From the dark fen the oxen's low
Came to her: without hope of change,
18 Alfred (Lord) Tennyson, Mariana

In sleep she seemed to walk forlorn, 30


Till cold winds woke the gray-eyed morn
About the lonely moated grange.
She only said, `The day is dreary,
He cometh not,' she said;
She said, `I am aweary, aweary, 35
I would that I were dead!'

IV
About a stone-cast from the wall
A sluice with blackened waters slept,
And o'er it many, round and small,
The clustered marish-mosses crept. 40
Hard by a poplar shook alway,
All silver-green with gnarled bark,
For leagues no other tree did dark
The level waste, the rounding gray.
She only said, `My life is dreary, 45
He cometh not,' she said;
She said, `I am aweary, aweary,
I would that I were dead!'

V
And ever when the moon was low,
And the shrill winds were up and away, 50
In the white curtain, to and fro,
She saw the gusty shadow sway.
But when the moon was very low,
And wild winds bound within their cell,
The shadow of the poplar fell 55
Upon her bed, across her brow.
She only said, `The night is dreary,
He cometh not,' she said;
She said, `I am aweary, aweary,
I would that I were dead!' 60

VI
All day within the dreamy house,
The doors upon their hinges creaked,
The blue fly sung i' the pane; the mouse
Behind the mouldering wainscot shrieked,
Or from the crevice peered about. 65
Old faces glimmered thro' the doors,
Old footsteps trod the upper floors,
Old voices called her from without.
She only said, `My life is dreary,
He cometh not,' she said; 70
She said, `I am aweary, aweary,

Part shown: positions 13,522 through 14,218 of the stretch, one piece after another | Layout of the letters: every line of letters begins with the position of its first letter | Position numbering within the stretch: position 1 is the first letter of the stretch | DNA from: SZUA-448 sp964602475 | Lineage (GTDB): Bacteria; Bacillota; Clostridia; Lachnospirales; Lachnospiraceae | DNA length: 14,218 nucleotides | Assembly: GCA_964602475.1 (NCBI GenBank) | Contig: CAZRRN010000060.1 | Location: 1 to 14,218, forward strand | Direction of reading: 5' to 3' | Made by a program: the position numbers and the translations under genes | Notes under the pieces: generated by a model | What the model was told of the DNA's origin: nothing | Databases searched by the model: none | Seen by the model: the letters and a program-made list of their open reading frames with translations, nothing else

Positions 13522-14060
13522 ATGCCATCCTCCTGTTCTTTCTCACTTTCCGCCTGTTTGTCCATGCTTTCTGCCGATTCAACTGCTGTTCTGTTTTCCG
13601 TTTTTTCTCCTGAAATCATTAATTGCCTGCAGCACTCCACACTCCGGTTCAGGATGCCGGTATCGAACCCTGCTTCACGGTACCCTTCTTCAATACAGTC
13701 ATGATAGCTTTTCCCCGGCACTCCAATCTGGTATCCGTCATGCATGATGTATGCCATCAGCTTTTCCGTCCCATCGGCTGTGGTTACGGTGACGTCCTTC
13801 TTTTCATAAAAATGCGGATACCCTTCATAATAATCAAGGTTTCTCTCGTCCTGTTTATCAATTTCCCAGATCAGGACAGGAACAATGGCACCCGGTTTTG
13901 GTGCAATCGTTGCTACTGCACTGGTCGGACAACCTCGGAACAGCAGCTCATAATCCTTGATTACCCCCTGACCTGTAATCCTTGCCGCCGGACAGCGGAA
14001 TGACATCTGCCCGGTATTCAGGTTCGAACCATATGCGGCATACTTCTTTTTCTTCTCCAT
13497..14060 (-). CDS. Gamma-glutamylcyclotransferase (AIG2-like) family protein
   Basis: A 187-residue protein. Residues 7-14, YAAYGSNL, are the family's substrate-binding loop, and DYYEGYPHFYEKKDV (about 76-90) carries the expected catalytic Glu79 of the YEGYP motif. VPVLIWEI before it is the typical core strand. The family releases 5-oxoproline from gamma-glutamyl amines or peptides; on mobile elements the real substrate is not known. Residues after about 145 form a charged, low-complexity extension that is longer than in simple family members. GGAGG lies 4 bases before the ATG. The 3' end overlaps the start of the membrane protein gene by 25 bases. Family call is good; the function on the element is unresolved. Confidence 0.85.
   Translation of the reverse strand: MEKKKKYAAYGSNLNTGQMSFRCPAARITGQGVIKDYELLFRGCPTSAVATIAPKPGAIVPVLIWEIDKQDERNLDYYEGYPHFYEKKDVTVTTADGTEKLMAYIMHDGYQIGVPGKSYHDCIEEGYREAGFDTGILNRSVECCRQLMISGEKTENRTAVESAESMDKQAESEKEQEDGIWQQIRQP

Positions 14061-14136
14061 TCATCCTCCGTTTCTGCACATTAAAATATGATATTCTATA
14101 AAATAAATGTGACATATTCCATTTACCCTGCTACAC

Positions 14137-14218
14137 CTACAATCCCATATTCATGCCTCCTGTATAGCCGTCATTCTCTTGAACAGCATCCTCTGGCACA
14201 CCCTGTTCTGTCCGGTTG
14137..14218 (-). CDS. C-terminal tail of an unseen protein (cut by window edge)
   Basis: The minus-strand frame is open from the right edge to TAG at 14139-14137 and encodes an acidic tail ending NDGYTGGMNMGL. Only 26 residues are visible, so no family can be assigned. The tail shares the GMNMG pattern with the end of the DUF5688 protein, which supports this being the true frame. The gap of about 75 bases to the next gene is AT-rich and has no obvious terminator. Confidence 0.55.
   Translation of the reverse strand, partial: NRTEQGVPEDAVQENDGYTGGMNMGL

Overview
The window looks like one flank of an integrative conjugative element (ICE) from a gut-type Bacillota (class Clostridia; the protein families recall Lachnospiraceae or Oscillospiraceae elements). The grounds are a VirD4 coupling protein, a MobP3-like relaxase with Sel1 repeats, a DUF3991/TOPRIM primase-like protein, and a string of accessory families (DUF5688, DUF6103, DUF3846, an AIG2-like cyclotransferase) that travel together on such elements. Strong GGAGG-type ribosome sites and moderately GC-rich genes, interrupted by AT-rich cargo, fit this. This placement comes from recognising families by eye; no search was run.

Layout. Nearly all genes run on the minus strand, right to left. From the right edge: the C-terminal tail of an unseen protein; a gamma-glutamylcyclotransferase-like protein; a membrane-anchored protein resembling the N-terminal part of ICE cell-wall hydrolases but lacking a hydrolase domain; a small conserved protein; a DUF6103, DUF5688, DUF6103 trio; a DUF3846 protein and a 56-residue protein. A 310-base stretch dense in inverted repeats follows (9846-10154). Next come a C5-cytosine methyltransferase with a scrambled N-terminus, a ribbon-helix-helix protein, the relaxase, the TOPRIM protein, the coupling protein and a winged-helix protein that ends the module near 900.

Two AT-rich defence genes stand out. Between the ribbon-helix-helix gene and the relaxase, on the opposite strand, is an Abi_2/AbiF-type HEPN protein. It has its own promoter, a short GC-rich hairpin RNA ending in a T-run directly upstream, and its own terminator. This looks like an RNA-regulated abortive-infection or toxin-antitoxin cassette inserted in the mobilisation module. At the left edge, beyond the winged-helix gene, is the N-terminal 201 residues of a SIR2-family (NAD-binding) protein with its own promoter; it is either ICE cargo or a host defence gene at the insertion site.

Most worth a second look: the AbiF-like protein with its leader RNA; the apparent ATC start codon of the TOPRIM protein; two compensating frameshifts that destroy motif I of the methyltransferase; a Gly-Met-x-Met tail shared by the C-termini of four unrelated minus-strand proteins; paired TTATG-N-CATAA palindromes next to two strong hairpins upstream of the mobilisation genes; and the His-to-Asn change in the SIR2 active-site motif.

I would that I were dead!'
Alfred (Lord) Tennyson, The Lady of Shalott 19

VII
The sparrow's chirrup on the roof,
The slow clock ticking, and the sound
Which to the wooing wind aloof 75
The poplar made, did all confound
Her sense; but most she loathed the hour
When the thick-moted sunbeam lay
Athwart the chambers, and the day
Was sloping toward his western bower. 80
Then, said she, `I am very dreary,
He will not come,' she said;
She wept, `I am aweary, aweary,
Oh God, that I were dead!'

The Lady of Shalott


Part I
On either side the river lie
Long fields of barley and of rye,
That clothe the wold and meet the sky;
And thro' the field the road runs by
To many-towered Camelot; 5
And up and down the people go,
Gazing where the lilies blow
Round an island there below,
The island of Shalott.

Willows whiten, aspens quiver, 10


Little breezes dusk and shiver
Thro' the wave that runs for ever
By the island in the river
Flowing down to Camelot.
Four gray walls, and four gray towers, 15
Overlook a space of flowers,
And the silent isle imbowers
The Lady of Shalott.